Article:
This season’s run of winter steelhead has been one that reminds many of us seasoned anglers of the runs from three and four decades ag –from my many friends and associates in the river-guide industry and from my own early season fishing trips that have all been on the Umpqua River.
As I prepared this report it was hard to find a river or stream along the length of the Oregon coast, where the steelheading this season has been at least “good,” and on a few rivers it has been exceptional.
On the south coast the fish are in but there, the rivers are dropping but getting a bit low and clear; they could use more rain. On the central coast, the Umpqua, Siuslaw, Alsea and Siletz rivers have for now held up and conditions are good. A period of low water could suppress the bite and slow the fishing this weekend. But rain comes back into the forecast for next week and should recharge the coastal creeks, streams and rivers without a blowout.
What I’ve personally experienced has been nothing short of phenomenal this season. Wild fish outnumbering hatchery by about five to one. Double-digit days of catching and several of the wild fish I’ve hooked and landed were in the upper teens.
On one recent day our party of four, fishing from a jet boat, hooked 20 chrome bright steelhead and landed 16. We harvested four hatchery fish for meals and a couple of the filets went on my smoker. The following day was equally successful, although we only caught one hatchery that day, we hooked another dozen steelhead and landed about 10 of them. All 10 were wild and after being rested were released, as were all the other wild steelhead we caught over a couple of days of fishing. Most impressively all the steelhead were caught on the main Umpqua River about 15 miles up river from Elkton, Ore., or about 65 miles from the Pacific Ocean, where our river jet boat was anchored over a single gravel bar, the entire day.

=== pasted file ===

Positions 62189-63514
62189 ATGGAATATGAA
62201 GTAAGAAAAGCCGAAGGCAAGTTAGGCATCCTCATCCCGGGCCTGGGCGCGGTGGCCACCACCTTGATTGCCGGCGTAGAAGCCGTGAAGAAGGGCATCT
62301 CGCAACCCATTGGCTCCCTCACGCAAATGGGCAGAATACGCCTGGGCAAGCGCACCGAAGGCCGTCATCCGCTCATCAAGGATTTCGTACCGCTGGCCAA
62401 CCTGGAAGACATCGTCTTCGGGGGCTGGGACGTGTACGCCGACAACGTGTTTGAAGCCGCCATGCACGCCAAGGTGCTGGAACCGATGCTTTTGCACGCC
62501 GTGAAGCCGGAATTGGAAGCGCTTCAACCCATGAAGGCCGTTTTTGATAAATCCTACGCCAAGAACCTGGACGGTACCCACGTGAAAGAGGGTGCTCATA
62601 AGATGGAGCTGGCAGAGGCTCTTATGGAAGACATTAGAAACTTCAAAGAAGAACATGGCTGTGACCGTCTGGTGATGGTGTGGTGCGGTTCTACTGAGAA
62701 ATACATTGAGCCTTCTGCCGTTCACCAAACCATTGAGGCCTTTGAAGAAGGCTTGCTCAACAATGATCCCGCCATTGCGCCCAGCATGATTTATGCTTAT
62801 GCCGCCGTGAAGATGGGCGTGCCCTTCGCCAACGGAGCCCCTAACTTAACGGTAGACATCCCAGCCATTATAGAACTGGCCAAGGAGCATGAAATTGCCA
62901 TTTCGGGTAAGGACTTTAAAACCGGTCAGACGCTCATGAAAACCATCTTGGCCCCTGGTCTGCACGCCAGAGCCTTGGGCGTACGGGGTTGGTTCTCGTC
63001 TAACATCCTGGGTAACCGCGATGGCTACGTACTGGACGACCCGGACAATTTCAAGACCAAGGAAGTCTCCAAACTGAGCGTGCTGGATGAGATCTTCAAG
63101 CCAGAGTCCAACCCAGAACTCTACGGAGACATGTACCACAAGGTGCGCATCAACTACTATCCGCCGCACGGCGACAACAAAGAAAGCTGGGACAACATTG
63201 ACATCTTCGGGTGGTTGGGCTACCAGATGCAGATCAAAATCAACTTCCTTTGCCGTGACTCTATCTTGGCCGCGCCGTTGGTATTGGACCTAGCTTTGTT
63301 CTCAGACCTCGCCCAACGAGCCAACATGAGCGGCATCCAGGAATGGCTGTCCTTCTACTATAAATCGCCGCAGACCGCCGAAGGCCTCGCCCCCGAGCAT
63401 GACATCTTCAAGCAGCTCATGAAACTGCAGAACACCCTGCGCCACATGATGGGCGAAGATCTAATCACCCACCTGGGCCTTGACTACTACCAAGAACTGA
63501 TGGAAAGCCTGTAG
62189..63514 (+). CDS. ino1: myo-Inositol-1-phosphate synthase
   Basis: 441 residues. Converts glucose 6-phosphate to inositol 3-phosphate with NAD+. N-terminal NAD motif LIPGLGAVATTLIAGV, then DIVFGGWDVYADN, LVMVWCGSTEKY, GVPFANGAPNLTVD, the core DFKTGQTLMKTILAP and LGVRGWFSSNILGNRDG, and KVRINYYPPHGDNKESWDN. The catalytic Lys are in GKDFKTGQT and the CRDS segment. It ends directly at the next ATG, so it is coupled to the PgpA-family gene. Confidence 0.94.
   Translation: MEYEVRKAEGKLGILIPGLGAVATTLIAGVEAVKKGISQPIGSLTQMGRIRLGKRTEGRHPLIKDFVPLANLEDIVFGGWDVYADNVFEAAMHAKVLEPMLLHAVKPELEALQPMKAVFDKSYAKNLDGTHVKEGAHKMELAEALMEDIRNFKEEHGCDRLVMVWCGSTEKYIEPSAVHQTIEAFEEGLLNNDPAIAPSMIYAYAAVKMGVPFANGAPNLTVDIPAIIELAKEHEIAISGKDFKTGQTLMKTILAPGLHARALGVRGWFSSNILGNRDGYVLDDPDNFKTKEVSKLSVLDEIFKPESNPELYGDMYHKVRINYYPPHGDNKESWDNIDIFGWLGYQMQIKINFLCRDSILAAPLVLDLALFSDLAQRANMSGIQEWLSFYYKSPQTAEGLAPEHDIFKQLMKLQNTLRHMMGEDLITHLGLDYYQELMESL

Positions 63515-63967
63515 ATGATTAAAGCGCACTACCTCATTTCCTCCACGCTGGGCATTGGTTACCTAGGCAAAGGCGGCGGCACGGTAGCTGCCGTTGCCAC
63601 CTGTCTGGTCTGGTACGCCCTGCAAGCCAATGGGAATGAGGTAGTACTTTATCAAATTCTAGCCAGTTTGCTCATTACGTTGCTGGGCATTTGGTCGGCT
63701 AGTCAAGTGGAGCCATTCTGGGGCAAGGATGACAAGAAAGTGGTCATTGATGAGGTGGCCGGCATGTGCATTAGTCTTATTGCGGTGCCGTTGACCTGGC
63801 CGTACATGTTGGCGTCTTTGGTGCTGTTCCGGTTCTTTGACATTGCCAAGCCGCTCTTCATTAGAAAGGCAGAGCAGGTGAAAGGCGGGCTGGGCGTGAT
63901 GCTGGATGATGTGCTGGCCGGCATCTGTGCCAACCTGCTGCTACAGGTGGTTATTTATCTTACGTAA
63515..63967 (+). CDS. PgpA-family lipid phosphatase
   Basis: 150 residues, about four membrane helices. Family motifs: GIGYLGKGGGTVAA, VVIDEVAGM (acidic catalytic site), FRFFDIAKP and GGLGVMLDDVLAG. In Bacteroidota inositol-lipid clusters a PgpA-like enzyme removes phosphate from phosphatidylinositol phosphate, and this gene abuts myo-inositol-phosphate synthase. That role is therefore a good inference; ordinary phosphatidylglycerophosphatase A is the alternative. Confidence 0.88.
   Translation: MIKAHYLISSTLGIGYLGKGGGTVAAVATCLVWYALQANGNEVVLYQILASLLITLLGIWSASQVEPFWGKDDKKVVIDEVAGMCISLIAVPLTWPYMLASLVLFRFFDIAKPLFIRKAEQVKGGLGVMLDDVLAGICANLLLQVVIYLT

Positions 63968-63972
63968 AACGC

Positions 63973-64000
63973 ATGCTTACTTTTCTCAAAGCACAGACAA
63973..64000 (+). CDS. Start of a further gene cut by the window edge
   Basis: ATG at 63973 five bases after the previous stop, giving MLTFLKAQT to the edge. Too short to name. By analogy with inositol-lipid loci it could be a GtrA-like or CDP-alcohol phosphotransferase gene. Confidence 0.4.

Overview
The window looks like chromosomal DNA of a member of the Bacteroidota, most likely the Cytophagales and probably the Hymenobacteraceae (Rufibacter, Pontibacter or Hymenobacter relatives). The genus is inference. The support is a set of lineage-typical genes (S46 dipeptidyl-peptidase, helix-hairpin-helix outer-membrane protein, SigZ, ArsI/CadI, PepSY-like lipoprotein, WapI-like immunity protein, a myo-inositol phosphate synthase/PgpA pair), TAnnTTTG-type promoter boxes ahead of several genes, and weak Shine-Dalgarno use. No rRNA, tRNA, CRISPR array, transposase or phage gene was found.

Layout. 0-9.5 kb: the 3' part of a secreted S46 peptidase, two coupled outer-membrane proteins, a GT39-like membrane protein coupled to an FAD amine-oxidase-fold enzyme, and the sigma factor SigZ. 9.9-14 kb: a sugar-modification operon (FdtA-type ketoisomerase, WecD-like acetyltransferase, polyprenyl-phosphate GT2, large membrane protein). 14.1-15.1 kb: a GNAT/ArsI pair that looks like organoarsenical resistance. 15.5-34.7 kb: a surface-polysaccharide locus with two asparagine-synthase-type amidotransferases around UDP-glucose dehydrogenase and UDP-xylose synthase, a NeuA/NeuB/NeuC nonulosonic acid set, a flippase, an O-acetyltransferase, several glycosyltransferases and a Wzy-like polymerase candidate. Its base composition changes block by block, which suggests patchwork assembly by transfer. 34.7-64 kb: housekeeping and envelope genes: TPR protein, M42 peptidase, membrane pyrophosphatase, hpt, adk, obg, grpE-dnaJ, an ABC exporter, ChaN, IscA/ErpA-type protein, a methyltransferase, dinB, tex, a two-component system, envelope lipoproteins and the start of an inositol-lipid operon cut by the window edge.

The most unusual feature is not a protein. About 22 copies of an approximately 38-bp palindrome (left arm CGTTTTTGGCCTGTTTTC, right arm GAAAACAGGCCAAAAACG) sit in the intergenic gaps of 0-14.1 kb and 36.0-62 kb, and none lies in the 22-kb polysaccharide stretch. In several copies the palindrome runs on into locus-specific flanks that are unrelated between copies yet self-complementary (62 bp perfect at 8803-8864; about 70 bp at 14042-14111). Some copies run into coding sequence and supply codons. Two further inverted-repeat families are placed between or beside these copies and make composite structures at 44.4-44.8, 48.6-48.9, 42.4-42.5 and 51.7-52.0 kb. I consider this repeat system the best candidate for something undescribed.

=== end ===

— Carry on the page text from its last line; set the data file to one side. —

Photo FRANK ARMENDARIZ A dime bright winter steelhead hooked on a Mag Lip diving plug with a single siwash hook on a swivel. The combination is the key to an increased capture rate and fewer lost fish. A dime bright winter steelhead hooked on a Mag Lip diving plug with a single siwash hook on a swivel. The combination is the key to an increased capture rate and fewer lost fish.
On those two days the fishing conditions were ideal, partly cloudy, chilly to start, but rose to the 50-degree range by midday. Water temperature was in the mid-40s and the river level was nine feet and falling on the NOAA river gage site at Elkton. River color, cloudy mud but clearing, with about a foot and a half of visibility on the first day. The next day was better, the river was clearing, had two or more feet of visibility and had dropped a few inches.
The preferred technique employed by the most successful local guides on the Umpqua River – and the one we used – is an advanced style of plunking, commonly called “the wall of death.” Which is an array of Mag Lip or other style-diving plugs, scented with a dab of Pro Cure shrimp paste. When properly set, the array of plugs creates about a 20-foot spread and when set in the correct locations cuts off the fish’s migration path.
Fishing the wall of death, in two days we landed about 26 of the 32 fish we caught, which is an exceptional success rate, and it was not by luck, it was entirely by design.